Wall Street occupation: And the walls will come tumbling down

occupy wall street3

NEW YORK - If the Occupy Wall Street movement sustains itself by spreading its message - end Wall Street greed; eliminate poverty; create jobs at living wages; and stop crushing students with enormous debt from student loans - the walls of injustice will come tumbling down.

What a beautiful sight: thousands of union members, students, church groups, the unemployed, grassroots movements of all ages and colors rallied at Foley Square and then marched from Wall St. to Zuccotti Park in support of the young people who have been staying and sleeping here for three weeks now.

The overwhelming sentiment to support these young people was expressed by Élan of the UAW Local 2110. "I'm here to support these young people and workers rights."

He then added, "But they have to vote. It's the only way to get the representatives to do the right thing."

Many union leaders have embraced Occupy Wall Street. Yesterday, members of the AFL-CIO's executive council expressed unanimous support for the protest.

TWU Local 100, United Federation of Teachers, SEIU, Teamsters locals and DC37 of AFSCME were just some of the unions who showed up.

"I'm here because I see an injustice in this country; the middle class has been dying for 30 years. And now I hear from the Republicans we have to protect the 'job creators,'" said Nathaniel Costa a Brooklyn Law School student.

"Well I feel no pity for the top 1 percent. I see the top 1 percent making a fortune in the last several decades and people are suffering more than ever," he continued. "This is democracy in action. If the majority of people voted in this country a Republican would never be elected again."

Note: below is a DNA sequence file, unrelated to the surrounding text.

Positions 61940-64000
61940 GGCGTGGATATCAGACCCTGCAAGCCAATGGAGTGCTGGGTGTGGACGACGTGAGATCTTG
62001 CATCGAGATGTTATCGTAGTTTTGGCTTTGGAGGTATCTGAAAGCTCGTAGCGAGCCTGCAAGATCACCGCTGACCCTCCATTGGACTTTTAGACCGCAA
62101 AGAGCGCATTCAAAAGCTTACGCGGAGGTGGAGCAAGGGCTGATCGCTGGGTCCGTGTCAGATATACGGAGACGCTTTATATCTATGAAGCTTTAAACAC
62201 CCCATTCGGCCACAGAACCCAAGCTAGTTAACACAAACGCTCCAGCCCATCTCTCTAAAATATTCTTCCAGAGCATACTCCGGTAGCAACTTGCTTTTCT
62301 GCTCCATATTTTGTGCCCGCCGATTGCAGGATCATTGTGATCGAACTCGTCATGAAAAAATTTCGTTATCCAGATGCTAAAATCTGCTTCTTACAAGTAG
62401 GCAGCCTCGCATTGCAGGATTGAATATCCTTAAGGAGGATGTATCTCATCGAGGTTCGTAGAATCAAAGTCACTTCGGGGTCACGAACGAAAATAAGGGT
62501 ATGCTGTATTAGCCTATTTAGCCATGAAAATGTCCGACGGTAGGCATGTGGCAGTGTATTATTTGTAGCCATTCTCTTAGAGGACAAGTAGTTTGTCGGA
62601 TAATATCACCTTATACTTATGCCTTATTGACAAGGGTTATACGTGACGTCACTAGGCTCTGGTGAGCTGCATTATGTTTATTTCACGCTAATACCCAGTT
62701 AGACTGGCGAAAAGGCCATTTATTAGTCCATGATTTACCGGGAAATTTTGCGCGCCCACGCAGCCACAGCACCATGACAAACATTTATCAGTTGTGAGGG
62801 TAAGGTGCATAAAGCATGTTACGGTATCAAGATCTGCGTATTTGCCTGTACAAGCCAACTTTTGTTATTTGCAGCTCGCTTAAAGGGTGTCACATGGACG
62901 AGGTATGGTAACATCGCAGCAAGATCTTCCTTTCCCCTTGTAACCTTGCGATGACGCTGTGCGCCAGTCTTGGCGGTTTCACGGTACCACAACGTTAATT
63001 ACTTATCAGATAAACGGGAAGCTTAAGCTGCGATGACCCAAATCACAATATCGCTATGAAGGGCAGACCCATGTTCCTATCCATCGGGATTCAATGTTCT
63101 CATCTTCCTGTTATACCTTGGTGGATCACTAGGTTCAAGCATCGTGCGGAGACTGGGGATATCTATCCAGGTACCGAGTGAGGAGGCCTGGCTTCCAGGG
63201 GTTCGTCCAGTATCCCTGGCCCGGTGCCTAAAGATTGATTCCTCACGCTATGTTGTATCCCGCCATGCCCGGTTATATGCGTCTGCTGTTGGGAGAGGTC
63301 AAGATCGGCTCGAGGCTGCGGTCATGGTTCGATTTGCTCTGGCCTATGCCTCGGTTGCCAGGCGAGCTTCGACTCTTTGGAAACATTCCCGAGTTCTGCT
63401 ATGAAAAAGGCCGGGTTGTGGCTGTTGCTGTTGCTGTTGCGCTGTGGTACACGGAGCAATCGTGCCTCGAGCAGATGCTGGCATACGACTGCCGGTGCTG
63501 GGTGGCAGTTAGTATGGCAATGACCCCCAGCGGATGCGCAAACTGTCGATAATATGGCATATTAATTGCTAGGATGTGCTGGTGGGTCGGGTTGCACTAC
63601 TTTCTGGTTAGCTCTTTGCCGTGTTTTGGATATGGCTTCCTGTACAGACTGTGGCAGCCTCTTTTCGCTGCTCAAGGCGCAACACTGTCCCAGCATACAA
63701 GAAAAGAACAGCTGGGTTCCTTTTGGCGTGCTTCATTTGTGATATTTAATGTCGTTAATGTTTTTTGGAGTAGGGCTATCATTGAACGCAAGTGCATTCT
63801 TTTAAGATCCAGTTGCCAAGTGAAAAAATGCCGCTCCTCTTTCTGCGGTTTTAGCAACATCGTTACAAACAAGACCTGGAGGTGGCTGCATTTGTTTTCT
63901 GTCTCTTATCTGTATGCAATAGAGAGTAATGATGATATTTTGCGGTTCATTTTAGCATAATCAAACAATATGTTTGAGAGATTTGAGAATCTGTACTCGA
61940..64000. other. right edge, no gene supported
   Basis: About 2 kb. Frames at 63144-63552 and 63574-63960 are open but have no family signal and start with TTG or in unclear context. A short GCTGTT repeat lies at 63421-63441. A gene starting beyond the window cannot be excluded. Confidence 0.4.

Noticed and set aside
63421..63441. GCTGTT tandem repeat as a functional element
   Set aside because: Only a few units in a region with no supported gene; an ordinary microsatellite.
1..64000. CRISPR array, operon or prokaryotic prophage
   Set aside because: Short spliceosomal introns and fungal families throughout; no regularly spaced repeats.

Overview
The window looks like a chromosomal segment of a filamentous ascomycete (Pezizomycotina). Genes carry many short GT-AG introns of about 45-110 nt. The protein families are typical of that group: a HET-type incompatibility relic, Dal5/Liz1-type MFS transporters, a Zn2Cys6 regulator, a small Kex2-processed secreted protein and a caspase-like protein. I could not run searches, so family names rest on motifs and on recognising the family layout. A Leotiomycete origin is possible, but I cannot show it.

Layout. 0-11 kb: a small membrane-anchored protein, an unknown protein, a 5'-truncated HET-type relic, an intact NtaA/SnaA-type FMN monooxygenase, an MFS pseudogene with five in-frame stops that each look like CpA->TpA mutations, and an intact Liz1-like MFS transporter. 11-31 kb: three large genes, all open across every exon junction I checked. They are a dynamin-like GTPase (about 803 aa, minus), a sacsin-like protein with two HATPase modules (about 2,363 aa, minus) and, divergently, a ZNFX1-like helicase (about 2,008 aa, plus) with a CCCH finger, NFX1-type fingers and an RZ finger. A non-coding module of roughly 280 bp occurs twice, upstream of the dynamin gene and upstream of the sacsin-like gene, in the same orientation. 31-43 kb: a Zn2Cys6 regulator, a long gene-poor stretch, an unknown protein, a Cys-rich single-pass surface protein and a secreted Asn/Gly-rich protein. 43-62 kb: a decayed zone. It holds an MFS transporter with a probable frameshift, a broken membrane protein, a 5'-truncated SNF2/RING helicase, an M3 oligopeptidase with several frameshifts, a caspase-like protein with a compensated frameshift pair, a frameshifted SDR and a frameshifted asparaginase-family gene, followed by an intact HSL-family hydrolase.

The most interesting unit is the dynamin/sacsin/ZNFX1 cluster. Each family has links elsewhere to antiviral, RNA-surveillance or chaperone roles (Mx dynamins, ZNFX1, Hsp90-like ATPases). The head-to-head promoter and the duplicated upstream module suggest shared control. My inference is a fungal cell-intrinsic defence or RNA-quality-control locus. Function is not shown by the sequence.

Handmade signs were visible everywhere: in fact the majority of the signs were original works. Several independent press agencies were present, along with most major networks. The mainstream press can no longer ignore this movement - it is simply too big.

But the evening news focused on 15 or 20 arrests while giving blink-of-an-eye footage of the thousands who were not in harm's way.

Janet Restino, a lifelong artist, said, "The economy sucks. The robber barons are in charge. As an artist I'm one of the many of the artists class struggling economically. If you want to be true to your ideals... I've been at it for 30 years, writing songs trying to make cultural changes. Bring back the WPA, sign me up!"

Andrew Hillard a copy editor summed up much of the sentiment of the youth and the electoral process: "I've been coming down to Zuccotti Park, because I've felt really inspired by the movement. Some people are really radical and some people are much more interested in working through the electoral process. But the electoral process is deeply corrupt; it's been bought and sold. A mass movement is the only thing at this point that can really change things."

Photo: Gabe Falsetta/PW